WHEREAS, it has been a common practice for public unions in New York and elsewhere to build a benefit structure through three different plans: 1) a comprehensive basic health plan negotiated with the employer, providing hospital, medical and related benefits; 2) a per-employee cash contribution to a union-sponsored welfare trust fund that is used to provide supplemental benefits such as prescription drugs and other health care benefits; and 3) voluntary member-paid benefits, sponsored by the union or union trust funds for insurances like umbrella policies that cover catastrophic health care claims. Under the current construction of the ACA, each separate insurer (or plan if the benefit is self-funded) will pay the Transitional Reinsurance (TR) and Patient Centered Outcomes Research Institute (PCORI) fees. This means that these fees will be levied three times on the same group of workers. These fees should only be charged once and only to the plan sponsor of the base health plan, as is the ACA rule for single employers;

WHEREAS, the ACA Excise Tax, Reinsurance Fee and other fees will drive the costs of collectively bargained, union administered plans, and other plans that cover unionized workers, to unsupportable levels, resulting in pressure to shift costs to workers, cut wages, and to agree to unacceptable high deductible plans;

WHEREAS, the federal agencies have not provided a regulatory approach that provides a positive environment for all of our plans, including multiemployer plans;

WHEREAS, this resolution is not meant to be a comprehensive list of the benefits and the problems of the ACA;

WHEREAS, because of these factors and the impact on our members, many unions have called for changes in the Affordable Care Act;

NOW, THEREFORE, BE IT RESOLVED, that the AFL-CIO reaffirms the health care resolutions adopted by the 2009 convention, including the commitment to pursue health care for all ultimately through a single-payer system;

BE IT FURTHER RESOLVED, that the ACA should be administered in a manner that preserves the high-quality health coverage multiemployer plans have provided to union families for decades and, if this is not possible, we will demand the ACA be amended by Congress;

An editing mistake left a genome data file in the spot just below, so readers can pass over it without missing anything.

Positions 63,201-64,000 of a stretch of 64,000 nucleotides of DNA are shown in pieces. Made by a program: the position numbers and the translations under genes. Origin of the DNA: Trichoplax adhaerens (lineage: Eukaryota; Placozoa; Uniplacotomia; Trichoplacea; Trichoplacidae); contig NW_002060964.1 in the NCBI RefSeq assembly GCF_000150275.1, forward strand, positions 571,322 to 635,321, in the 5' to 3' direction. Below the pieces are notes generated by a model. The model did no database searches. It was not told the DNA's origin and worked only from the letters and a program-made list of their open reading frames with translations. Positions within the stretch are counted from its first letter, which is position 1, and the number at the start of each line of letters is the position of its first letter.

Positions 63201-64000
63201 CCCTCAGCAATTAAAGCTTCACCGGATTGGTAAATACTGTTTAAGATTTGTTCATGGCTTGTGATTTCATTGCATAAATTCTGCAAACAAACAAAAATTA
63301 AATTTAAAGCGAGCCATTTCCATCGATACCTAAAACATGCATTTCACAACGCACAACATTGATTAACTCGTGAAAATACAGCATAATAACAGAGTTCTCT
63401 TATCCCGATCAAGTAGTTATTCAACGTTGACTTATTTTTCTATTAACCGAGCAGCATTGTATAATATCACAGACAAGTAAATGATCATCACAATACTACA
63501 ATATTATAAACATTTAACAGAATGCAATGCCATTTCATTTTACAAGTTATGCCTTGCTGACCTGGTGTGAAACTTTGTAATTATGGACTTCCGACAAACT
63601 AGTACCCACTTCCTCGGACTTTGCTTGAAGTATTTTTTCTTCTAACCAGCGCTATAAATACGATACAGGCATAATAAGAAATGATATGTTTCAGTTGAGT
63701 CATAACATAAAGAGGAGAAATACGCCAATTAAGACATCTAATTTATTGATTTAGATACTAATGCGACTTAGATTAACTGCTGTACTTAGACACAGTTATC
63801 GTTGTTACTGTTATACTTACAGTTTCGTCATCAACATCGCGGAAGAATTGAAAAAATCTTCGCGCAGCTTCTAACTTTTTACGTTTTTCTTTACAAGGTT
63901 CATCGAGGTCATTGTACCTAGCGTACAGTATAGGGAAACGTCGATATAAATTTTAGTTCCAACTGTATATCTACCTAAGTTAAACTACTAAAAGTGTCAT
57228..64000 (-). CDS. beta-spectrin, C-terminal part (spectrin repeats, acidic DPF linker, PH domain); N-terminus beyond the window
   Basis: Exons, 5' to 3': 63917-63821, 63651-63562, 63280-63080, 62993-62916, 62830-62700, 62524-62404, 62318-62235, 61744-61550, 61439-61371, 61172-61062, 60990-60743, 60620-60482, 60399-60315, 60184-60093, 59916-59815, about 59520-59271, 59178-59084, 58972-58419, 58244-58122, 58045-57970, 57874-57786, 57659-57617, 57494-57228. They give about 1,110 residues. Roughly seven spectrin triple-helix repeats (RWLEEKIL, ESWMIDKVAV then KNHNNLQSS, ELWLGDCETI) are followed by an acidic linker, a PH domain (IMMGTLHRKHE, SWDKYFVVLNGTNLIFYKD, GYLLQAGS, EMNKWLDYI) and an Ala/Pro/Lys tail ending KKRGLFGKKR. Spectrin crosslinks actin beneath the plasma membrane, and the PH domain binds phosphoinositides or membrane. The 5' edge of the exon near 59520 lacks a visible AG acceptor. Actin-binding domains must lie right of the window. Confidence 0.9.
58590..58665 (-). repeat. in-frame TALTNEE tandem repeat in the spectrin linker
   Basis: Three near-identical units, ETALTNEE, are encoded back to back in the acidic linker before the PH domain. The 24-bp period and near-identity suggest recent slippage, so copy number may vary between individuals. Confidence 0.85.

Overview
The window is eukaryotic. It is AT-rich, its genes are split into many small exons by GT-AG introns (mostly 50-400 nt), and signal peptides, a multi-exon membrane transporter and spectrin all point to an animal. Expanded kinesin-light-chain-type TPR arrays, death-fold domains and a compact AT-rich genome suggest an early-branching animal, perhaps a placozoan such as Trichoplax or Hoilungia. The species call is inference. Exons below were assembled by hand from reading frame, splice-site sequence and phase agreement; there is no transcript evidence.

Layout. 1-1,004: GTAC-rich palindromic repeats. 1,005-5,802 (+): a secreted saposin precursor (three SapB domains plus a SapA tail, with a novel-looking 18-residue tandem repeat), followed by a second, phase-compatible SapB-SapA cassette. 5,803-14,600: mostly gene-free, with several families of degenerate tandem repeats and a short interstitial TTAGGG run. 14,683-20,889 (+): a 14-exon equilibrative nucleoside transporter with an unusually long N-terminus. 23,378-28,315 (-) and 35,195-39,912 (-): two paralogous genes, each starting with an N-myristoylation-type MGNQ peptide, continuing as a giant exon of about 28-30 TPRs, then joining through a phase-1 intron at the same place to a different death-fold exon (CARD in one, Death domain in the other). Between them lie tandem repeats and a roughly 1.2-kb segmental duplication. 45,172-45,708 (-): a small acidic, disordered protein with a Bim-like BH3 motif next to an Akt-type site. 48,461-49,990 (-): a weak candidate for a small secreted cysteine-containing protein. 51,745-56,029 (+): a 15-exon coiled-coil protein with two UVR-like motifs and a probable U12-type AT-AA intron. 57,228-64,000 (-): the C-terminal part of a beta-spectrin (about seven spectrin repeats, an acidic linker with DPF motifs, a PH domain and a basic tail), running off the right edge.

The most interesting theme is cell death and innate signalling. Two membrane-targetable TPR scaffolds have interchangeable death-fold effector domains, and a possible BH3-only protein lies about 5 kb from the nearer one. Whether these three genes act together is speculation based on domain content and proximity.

BE IT FURTHER RESOLVED, that non-profit multiemployer plans should have access to the ACA’s premium tax credits and cost-sharing reductions on behalf of working families, just as for-profit insurance companies will;

BE IT FURTHER RESOLVED, that the employer responsibility rules should be fixed by applying  a full employer penalty for failing to provide affordable comprehensive coverage to workers who average 20 or more hours per week and adding an employer penalty on a pro rata basis for employees who work fewer than 20 hours per week. 

BE IT FURTHER RESOLVED, that the employer responsibility rules should be fixed further by extending employer responsibility requirements to more employers, especially to construction companies with five or more employees as was provided by the Merkley Amendment included in the Patient Protection and Affordable Care Act; 

BE IT FURTHER RESOLVED, that employers that attempt to shirk their responsibility in its entirety by dumping low-income workers into Medicaid should be penalized;

BE IT FURTHER RESOLVED, that the AFL-CIO will strongly oppose taxing workers’ health benefits;

BE IT FURTHER RESOLVED, that the AFL-CIO supports the preservation of collectively bargained plans, union administered plans, and other plans that cover unionized workers, by eliminating the ACA Excise Tax, Reinsurance Fee and all other fees;

BE IT FURTHER RESOLVED, that we call on the federal agencies responsible for implementing the Act to exempt supplemental welfare benefit plans from the PCORI and reinsurance fees.